Starting your own business is thrilling and scary all at the same time. The vision of success and the fear of failure can have a motivational effect or cause you to stop dead in your tracks. Embarking on an entrepreneurial journey will test your perseverance, commitment, and resiliency. It will challenge your understanding, thinking, and potential. However, regardless of the challenges, or new uncharted territory you find yourself in, adopting a steadfast mindset, and understanding three critical elements of the process, will ultimately lead you to do what you are meant to do. No matter what, keep showing up. Recognize imposter syndrome, and know when to pivot.
The Steadfast Mindset
Is this really what you want to do? Is this something in which you are ready to invest your time, energy, and resources? If so, then decide to do it, and don’t look back. Commit to it and the evolving growth and development of your enterprise. Decide to learn what you don’t yet know and refine your current skill sets. It may or may not go as you envision, but you can only move forward if you’ve committed to the process. When you get your first negative comment or feedback, if your mindset is unwavering, you will find a way to remedy the situation that makes the most sense for your business. If you are low on funds, you will seek out and notice other opportunities to expand or build them back up. If your advertising campaign flops, you will study analytics, research your market, and try again with a more strategic approach.
An unwavering mindset ensures that your business will move forward. It doesn’t guarantee you will meet your goals. You may have a plan for how fast you want to grow, but outside factors may prevent that growth at the desired rate. You may have to wait longer, expand your services, or hire staff to meet those goals. The unwavering mindset allows you to keep going because it’s what you are doing. You’re not trying it on or seeing how it goes. You are doing it because if you weren’t doing it, someone else would or it wouldn’t get done. Even if you have to rethink how to meet specific goals, commit to the startup’s journey.
Knowing When to Pivot
Things happen. Maybe an employee quits, and your hours and workload just increased. Perhaps a global pandemic shuts down your office or ends your current contracts. Maybe no one likes your social media content. None of these problems means the end of your vision. They only suggest you may need to pivot; to reassess and change direction. It may be a direction you never saw in the distance. Maybe you redefine job roles that end up being more efficient or doing away altogether with the lost position. Maybe you learn you don’t NEED an office, and your team is very good at working well together remotely. Perhaps you hire a social media manager or take a course in content creation. Know when it’s not working, and be open to finding another way, because if you are available to them, there are many different paths to your vision. You only need to see them.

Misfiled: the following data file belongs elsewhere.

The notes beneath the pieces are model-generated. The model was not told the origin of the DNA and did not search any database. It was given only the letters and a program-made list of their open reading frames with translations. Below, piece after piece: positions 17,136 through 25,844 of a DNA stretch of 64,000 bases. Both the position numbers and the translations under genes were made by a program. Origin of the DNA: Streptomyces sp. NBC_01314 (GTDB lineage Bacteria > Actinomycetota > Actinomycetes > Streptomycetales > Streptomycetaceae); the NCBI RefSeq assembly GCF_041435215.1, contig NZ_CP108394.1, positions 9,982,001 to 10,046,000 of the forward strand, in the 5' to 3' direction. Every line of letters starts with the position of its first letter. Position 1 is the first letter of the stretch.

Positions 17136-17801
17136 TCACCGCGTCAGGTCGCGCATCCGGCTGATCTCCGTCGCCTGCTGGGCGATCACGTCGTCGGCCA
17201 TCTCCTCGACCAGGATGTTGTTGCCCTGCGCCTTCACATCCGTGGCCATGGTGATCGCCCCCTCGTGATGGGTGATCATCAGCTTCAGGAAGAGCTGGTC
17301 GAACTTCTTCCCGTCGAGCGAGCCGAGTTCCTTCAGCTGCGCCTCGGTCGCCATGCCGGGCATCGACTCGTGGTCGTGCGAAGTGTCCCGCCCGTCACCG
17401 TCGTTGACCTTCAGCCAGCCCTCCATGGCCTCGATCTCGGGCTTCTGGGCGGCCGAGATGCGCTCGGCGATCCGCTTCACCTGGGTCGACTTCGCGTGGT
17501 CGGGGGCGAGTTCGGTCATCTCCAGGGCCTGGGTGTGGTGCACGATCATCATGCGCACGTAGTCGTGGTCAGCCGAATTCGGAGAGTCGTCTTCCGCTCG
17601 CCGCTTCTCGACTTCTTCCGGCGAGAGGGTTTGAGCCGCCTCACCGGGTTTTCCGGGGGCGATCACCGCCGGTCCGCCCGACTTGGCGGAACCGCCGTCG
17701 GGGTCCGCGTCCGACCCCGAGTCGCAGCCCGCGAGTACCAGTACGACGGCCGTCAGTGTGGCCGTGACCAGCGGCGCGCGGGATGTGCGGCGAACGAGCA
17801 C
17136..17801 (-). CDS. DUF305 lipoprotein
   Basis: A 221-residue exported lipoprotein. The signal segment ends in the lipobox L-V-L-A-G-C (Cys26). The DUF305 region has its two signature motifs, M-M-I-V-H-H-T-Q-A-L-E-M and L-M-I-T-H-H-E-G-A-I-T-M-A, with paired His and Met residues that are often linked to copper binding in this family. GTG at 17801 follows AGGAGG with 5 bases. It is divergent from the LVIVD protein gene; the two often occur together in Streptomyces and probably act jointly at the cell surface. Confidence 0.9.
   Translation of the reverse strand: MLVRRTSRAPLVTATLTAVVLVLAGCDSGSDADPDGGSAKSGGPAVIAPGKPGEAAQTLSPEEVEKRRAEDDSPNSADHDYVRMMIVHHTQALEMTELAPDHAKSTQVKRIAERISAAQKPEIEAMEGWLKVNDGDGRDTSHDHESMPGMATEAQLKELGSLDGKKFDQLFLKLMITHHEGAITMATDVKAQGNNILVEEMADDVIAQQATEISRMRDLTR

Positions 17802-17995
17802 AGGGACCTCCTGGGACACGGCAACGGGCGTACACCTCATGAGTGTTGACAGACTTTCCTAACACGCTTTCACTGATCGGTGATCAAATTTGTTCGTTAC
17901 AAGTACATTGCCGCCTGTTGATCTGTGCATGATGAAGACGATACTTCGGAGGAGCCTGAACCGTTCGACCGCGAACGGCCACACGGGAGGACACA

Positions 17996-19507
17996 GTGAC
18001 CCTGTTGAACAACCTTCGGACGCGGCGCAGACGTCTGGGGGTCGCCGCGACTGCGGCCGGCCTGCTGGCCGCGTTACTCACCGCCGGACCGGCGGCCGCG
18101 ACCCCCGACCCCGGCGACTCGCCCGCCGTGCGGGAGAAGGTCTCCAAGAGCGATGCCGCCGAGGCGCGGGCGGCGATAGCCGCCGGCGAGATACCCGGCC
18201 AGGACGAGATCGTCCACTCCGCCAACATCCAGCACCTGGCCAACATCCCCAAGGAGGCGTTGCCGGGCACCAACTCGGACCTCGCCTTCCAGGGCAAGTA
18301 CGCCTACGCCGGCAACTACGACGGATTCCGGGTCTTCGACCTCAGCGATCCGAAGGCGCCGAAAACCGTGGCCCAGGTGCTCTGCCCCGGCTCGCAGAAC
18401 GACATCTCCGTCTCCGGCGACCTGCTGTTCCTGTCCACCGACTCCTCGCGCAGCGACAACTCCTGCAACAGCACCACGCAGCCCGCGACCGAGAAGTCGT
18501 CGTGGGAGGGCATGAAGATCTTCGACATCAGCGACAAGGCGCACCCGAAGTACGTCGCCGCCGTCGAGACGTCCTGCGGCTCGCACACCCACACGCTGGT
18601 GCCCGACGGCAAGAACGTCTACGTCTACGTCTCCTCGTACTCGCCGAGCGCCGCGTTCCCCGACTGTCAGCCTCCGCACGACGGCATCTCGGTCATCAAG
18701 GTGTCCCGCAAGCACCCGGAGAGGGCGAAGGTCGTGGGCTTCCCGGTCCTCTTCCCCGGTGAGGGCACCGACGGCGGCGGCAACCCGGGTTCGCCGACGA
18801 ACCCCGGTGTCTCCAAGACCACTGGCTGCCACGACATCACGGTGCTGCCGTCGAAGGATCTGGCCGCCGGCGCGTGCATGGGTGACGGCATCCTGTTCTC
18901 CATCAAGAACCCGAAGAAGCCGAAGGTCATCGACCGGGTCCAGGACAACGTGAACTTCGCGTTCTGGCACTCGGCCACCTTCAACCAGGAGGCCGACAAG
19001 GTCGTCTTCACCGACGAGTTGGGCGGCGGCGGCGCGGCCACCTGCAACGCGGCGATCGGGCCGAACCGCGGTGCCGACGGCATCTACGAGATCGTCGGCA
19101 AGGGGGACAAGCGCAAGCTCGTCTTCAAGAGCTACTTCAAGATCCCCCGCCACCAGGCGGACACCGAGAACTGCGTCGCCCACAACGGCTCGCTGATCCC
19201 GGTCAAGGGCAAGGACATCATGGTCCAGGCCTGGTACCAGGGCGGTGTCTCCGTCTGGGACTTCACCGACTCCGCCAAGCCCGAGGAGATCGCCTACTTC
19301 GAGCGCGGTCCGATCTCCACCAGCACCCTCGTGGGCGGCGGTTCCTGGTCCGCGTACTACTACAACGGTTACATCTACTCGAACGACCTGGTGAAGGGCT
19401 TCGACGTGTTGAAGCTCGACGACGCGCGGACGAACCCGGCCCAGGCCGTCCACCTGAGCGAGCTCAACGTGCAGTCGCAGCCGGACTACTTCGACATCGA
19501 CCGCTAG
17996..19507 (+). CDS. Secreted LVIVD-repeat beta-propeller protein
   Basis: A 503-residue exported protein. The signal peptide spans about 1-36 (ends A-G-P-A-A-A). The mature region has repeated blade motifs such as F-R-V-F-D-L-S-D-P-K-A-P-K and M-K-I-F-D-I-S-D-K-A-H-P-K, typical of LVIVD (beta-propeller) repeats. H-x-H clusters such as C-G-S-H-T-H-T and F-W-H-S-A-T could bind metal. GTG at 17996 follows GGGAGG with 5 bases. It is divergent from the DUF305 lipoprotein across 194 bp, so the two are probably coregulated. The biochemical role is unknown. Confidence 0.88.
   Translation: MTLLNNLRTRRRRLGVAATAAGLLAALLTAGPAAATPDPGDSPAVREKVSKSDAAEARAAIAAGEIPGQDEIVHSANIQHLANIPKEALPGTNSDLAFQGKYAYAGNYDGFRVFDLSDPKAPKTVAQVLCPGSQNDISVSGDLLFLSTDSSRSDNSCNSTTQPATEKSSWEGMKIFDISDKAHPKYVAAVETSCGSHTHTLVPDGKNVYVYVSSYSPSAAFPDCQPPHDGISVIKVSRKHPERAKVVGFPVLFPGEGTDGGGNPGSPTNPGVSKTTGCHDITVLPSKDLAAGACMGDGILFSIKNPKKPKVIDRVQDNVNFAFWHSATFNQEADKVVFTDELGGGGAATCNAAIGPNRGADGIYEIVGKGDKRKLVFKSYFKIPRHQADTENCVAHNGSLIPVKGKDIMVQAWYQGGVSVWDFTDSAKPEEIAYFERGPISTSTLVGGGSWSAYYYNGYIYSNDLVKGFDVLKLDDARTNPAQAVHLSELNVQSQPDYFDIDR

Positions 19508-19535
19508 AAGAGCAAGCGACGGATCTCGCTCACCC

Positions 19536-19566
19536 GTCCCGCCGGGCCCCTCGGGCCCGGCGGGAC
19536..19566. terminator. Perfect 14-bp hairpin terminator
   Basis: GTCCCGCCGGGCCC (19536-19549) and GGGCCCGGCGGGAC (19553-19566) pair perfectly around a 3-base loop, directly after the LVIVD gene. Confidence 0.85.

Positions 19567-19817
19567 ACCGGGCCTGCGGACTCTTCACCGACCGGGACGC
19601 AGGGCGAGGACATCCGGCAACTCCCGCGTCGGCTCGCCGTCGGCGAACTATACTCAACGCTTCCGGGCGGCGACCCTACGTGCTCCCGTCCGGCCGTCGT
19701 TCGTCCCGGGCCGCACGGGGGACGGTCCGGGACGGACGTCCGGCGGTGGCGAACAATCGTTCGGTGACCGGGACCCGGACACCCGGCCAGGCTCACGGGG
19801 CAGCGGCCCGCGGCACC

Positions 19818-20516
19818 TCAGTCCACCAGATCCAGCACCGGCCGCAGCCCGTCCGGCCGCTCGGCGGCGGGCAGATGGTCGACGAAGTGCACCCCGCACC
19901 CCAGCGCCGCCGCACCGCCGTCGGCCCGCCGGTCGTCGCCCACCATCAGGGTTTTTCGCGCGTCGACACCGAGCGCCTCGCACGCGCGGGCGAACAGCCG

Recognizing Imposter Syndrome
Don’t let imposter syndrome keep you from your next move. It seems that everyone who takes the risk of going out on their own, at some point, experiences self-doubt and questions their abilities. The fear of being exposed as a fraud is enough to prevent you from taking the next step, hitting the post button, or investing the cash. You can learn anything, be trained in anything, and go to school for anything. You can also practice and hone your talents. You are only a fraud if you take someone’s money and know you will not give them what they purchased. So, if you’re in it because you decided this was it, and you have been acquiring the knowledge and expertise to do it with good intentions, then you’re not a fraud. It doesn’t make you the best, but it does mean you’re not a fake. Be sure to know your level of expertise; don’t try to pretend to be something more until you are more. Be authentic and honest and when you feel unsure if you are the right person for this, know you are because you decided to do it, and you’re committed to doing it as well as you can, intending to do it right.
It doesn’t help to question your abilities unless you’re seeking to get better. It doesn’t help to compare yourself in a judgy way against the others in your industry unless you’re trying to learn from them. Instead, recognize your value and what YOU have to offer. Identify your strengths and weaknesses and get on to strengthening those weaknesses!
Keep Showing Up
Finally, keep showing up every day. When things are slow, and nothing is happening, there is always something to do. Develop a marketing strategy. Look into social media advertising or read timely blogs on your industry. Begin your blog, and use it to market yourself. Suppose your first attempts at getting going fail, pivot. Change course. Talk to others and learn from them. When things are going overwhelmingly well, keep working and keep learning. Don’t blow up your head. No matter what, keep showing up. When you stop arriving, so does everyone else.
Not every entrepreneur sets out to take over the industry. Many want to make a local impact, control their work-home life balance, or make some side money. An entrepreneur can do any of these with the right mindset. It may also require certain levels of knowledge, cash flow, or an extensive network. Still, without committing, recognizing when something is no longer working, knowing when you are experiencing imposter syndrome, or not showing up, you may never get off the ground. Knowing it and seeing it will get you closer to it.
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